Here’s a 3.84-pound crappie that helped Team Jeffries capture a tournament win on Ross Barnett Reservoir. (Photo by Hayden Jeffries)

What a pro uses

Have you ever wondered what equipment a pro crappie fisherman puts to use? Here are a few things that Hayden Jeffries has shared that he uses when guiding and tournament fishing.

“I run a Humminbird Helix 12 GN3 for my mapping units and side imaging,” he said. “A Garmin 8616 with LiveScope is what I use for live imaging. I run a Minn Kota Ultrex 112 trolling motor and two 50-pound trolling motors on the rear of the boat. My favorite rod is the 16-foot K-Rod made by Power Crappie — that’s what I do all my tournament fishing with. For reels, I use inexpensive baitcast reels; some of them are Abu Garcia.”

Hayden ties some of his own lures for crappie, usually hair jigs. He doesn’t produce any to sell, but they are strategically made for what he needs to specifically target crappie in different lakes.

“My go-to bait is a 1/16-ounce hair jig, which I tie myself,” he said. “For Ross Barnett, it would be black, pink, and chartreuse.

“I’ve been tying them for over a year-and-a-half. It’s nice to win a tournament on a bait you’ve made. I won a tournament this past spring on a bait I tied by catching a 3.84-pound crappie.”

Team Jeffries has recently gone with a little larger boat because of having to fish a multitude of bigger waters, purchasing a Ranger 522.

“Our Skeeter FX 20 has been a good boat and done well,” said Hayden. “If you are fishing a tournament and the wind is blowing 20 miles per hour, you have to fight it and get to where the crappie are. I think the bigger Ranger will get me there.”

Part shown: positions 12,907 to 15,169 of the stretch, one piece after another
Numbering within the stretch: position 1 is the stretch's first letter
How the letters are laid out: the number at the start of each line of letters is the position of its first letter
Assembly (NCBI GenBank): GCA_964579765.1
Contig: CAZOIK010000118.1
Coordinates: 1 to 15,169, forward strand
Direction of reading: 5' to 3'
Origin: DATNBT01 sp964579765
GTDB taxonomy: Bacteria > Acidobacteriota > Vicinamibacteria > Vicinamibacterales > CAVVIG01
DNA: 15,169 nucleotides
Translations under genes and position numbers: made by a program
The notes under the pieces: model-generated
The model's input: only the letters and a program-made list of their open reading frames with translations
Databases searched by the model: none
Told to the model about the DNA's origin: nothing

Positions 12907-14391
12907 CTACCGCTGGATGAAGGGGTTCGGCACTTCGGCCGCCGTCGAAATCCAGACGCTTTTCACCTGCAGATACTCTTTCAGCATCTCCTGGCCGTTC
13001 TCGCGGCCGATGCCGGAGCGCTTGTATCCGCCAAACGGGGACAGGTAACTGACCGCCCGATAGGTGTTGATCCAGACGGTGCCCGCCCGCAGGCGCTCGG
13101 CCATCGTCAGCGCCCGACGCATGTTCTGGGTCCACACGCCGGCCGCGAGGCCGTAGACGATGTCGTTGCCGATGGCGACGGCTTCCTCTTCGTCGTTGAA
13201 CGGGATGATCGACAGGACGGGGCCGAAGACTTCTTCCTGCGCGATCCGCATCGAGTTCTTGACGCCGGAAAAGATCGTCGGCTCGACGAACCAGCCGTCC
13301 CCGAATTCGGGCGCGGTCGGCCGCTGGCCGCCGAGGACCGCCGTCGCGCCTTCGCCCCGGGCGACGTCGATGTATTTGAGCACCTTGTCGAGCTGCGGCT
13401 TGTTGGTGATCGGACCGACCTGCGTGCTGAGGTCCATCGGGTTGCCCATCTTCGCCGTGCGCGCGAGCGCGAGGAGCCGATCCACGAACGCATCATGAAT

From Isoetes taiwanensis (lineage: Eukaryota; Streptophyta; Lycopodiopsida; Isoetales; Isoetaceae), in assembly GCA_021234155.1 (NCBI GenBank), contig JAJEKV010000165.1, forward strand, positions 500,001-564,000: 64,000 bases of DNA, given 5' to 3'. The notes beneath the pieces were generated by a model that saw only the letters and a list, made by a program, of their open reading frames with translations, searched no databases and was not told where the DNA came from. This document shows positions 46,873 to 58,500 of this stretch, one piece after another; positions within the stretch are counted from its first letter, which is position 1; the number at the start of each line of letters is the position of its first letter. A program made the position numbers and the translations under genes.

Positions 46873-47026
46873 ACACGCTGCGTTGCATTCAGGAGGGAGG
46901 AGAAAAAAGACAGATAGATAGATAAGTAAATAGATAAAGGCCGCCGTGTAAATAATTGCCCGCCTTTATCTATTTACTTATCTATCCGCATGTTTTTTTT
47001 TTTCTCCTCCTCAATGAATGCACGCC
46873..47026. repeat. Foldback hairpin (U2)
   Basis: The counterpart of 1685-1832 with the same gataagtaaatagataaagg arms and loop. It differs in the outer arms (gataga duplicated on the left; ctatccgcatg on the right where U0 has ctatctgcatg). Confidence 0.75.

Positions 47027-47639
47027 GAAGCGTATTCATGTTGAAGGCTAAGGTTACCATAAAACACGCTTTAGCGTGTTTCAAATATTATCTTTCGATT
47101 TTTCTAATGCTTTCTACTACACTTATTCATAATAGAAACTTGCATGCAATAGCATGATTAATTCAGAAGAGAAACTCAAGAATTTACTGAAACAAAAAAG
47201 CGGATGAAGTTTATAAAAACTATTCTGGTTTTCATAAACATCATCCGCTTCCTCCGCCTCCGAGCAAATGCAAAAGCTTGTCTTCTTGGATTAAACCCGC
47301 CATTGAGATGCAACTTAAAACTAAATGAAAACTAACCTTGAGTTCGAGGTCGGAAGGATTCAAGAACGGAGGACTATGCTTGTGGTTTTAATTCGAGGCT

Tips for fall crappie

It can get tricky when September rolls around when it comes to filling your creel of crappie. In August, most lakes usually have an abundance of shad, and the crappie are hitting them hard for accessible and abundant meals. This will carry over into September, making it hard for anglers to compete. Hayden offers some advice for success.

“The bite gets tough in early fall,” he said. “Sometimes all a crappie has to do is open his mouth, and there’s something in it. I fish for big concentrations of fish, and presentation plays a big part in catching fish this time of year.”

In the fall, the big schools of crappie will be breaking up and moving into deeper water. Open water fishing using live imaging sonar (LIS) works well.

“I used to spider rig fish until I got good with the LiveScope,” said Hayden. “Now, I use only one rod all the time, targeting individual fish. The LiveScope is where it’s at.”

Hayden’s all-time favorite method for crappie is usually in the spring using a jig with a cork, especially around cypress trees or grass.

Be on the lookout

Keep a close eye on the national crappie fishing news and at pro crappie tournament weigh-ins. It’s a good bet that you will continue to see big wins for Team Jeffries. They are on fire and pumped up for a fall full of national tournaments just ahead.

The team is sponsored by Hook and Bullet, Power Crappie LLC: Home of Todd Huckabee Rods, BeatDown Outdoor Products, Crappie Forever, The Crappie Connection, Custom Lithium Batteries By The Mad Scientist, Car Zone USA and Southern Chase Crappie Jigs.

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About Andy Douglas 13 Articles
Andy Douglas is an outdoor writer and photographer from Brookhaven, Miss. A native of Lincoln County, he’s chased deer, turkeys, bass and most anything else the past 35 years. He lives the outdoor lifestyle and is passionate about sharing that with others through stories and photos.